There is a lot to say for powerful strobes.
But always remember that now a days cameras have no problem at all with ISO200-400-800 or even 1600. Alle are perfectly usable in a studio setting. So although a 1000W strobe with spotlight sounds awesome in the studio it’s unusable because even on the lowest setting you will break the X-sync which prevents most studio strobes to shoot above 1/125 of a second.
Mostly in modern studios you can get away with 100-200-400w strobes, and in most situations you don’t even have to raise your ISO above 100, a little bit depending on the light shaper of course because every light shaper will take away or add light output depending on the material.
A fresnel for example will give you a tremendous light output compared to a striplight with narrow grid.
So when we start to combine light sources we have to realise that we are mixing an often very faint light source, for example tungsten lightbulbs or Christmas lights with a very high powered light source like a strobe.
As you can probably guess the problem is not in the output, it’s actually in the lack of output.
This is why when you buy new strobes it’s very important to not only focus on output, but mostly on the amount of stops you have available. A 200W strobe with 3 stops of range is much less usable than a 400W strobe with 7 stops of range. So one might think to get the 200W strobe when mixing in very faint light sources, but in this case the 400W actually works better because you can put it a lot lower in output.
Also the modifier you chose will have a huge impact.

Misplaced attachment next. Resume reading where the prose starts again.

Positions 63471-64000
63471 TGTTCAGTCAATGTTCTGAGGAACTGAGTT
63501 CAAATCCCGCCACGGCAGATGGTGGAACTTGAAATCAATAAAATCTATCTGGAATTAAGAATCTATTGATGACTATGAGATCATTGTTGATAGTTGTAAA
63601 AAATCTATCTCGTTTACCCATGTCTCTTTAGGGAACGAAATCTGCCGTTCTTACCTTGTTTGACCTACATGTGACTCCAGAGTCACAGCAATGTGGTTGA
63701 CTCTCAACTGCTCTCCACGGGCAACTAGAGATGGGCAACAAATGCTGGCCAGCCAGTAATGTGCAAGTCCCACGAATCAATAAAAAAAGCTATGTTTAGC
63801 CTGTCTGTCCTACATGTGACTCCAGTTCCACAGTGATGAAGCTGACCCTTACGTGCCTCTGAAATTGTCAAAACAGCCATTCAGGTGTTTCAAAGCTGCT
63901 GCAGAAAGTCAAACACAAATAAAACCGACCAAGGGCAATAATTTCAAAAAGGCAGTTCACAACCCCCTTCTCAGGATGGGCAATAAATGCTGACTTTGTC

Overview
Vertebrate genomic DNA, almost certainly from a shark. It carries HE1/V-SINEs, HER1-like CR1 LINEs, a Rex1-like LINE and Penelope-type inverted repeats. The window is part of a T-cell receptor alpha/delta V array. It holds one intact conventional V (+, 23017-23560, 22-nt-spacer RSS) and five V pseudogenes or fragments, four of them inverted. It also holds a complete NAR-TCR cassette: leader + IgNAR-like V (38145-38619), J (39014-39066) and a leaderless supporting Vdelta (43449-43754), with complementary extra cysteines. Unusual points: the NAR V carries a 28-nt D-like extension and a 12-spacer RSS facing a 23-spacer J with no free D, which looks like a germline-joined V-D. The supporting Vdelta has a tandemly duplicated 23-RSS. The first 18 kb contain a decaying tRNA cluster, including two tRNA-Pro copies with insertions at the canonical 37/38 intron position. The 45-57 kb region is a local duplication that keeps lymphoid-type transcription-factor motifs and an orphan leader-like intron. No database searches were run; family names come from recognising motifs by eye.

I love using my own Frank Doorhof flashbender for these kind of shots, I will use it in the striplight with grid setting for this. It will still spread enough for a 3/4 body shot from relatively close, but it’s also very narrow on the sides preventing spill light. It’s really perfect for these setups. But I also often use strip lights or even an umbrella feathered to the extreme edges for these kind of shots. During the workshops I always vary so it’s clear it can be done with almost everything, but the flashbender is the best solution in this case 😀
What I normally do is setup the mainlight source (strobe).
I will set the strobe on the lowest setting and meter the light. At that moment I don’t care if it’s f2.8 ISO3200.
When I know the strobe output I know that when shooting on f2.8 ISO3200 I will get a properly lit model on every shutter speed as long as it’s below 1/125 (x-sync)
Now I will turn on all the extra lights and take the first shot on 1/125.
In most cases it will be nice but a little but too dull for the continuous light.
The trick is now that by lowering your shutter speed you can let in more of the continuous light and “build” the perfect exposure.
As long as you don’t change the ISO or aperture your strobe will be constant and with the shutter speed you control the continuous lighting to the effect you like.
For me personally this is one of the things I love to do with the Geekoto strobes.
Seeing they have their heritage in the speedlight family they have a huge range going from 1/128 to 1/1 which is a huge range and often means that if you choose your lightshaper with some grids you probably not even have to shoot on the lowest setting 😀
I hope the next time you have to combine light sources you remember that the ISO/Aperture determine the strobe and the shutter speed the continuous light.
Remember that in most cases light sources can/will vary in colortemperature.
You can chose to do nothing and just mix them, which can be great.
Or (much better) make sure you have a so called color correction kit with gels you can place in front of your strobes to mimic the color temperature of the light source you mix with the strobes. A calibrite colorchecker, or white balance card is essential to get it all in sync.
Here you can find our color correction kits
For round strobes, speedlights and magnetic systems.